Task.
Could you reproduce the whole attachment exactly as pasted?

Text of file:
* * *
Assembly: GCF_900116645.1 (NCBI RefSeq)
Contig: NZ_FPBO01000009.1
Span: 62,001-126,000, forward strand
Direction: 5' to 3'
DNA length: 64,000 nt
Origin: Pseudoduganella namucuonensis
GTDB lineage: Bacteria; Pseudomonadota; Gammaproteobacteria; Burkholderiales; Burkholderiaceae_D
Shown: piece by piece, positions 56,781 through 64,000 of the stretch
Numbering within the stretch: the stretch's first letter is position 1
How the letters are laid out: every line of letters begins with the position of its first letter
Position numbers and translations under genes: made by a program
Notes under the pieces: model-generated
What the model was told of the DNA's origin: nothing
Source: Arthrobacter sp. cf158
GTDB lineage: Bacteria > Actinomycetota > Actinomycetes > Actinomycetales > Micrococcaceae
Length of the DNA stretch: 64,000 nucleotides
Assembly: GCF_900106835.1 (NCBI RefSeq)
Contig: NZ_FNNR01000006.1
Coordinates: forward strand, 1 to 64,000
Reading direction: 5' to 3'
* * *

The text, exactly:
Assembly: GCF_900116645.1 (NCBI RefSeq)
Contig: NZ_FPBO01000009.1
Span: 62,001-126,000, forward strand
Direction: 5' to 3'
DNA length: 64,000 nt
Origin: Pseudoduganella namucuonensis
GTDB lineage: Bacteria; Pseudomonadota; Gammaproteobacteria; Burkholderiales; Burkholderiaceae_D
Shown: piece by piece, positions 56,781 through 64,000 of the stretch
Numbering within the stretch: the stretch's first letter is position 1
How the letters are laid out: every line of letters begins with the position of its first letter
Position numbers and translations under genes: made by a program
Notes under the pieces: model-generated
What the model was told of the DNA's origin: nothing
Source: Arthrobacter sp. cf158
GTDB lineage: Bacteria > Actinomycetota > Actinomycetes > Actinomycetales > Micrococcaceae
Length of the DNA stretch: 64,000 nucleotides
Assembly: GCF_900106835.1 (NCBI RefSeq)
Contig: NZ_FNNR01000006.1
Coordinates: forward strand, 1 to 64,000
Reading direction: 5' to 3'